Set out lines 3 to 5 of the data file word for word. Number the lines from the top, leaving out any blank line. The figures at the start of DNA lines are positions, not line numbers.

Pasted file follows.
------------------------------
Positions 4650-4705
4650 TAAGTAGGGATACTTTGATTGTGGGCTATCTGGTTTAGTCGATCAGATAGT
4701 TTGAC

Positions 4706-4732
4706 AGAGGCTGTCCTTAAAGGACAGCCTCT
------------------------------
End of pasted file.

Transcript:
4701 TTGAC

Positions 4706-4732
4706 AGAGGCTGTCCTTAAAGGACAGCCTCT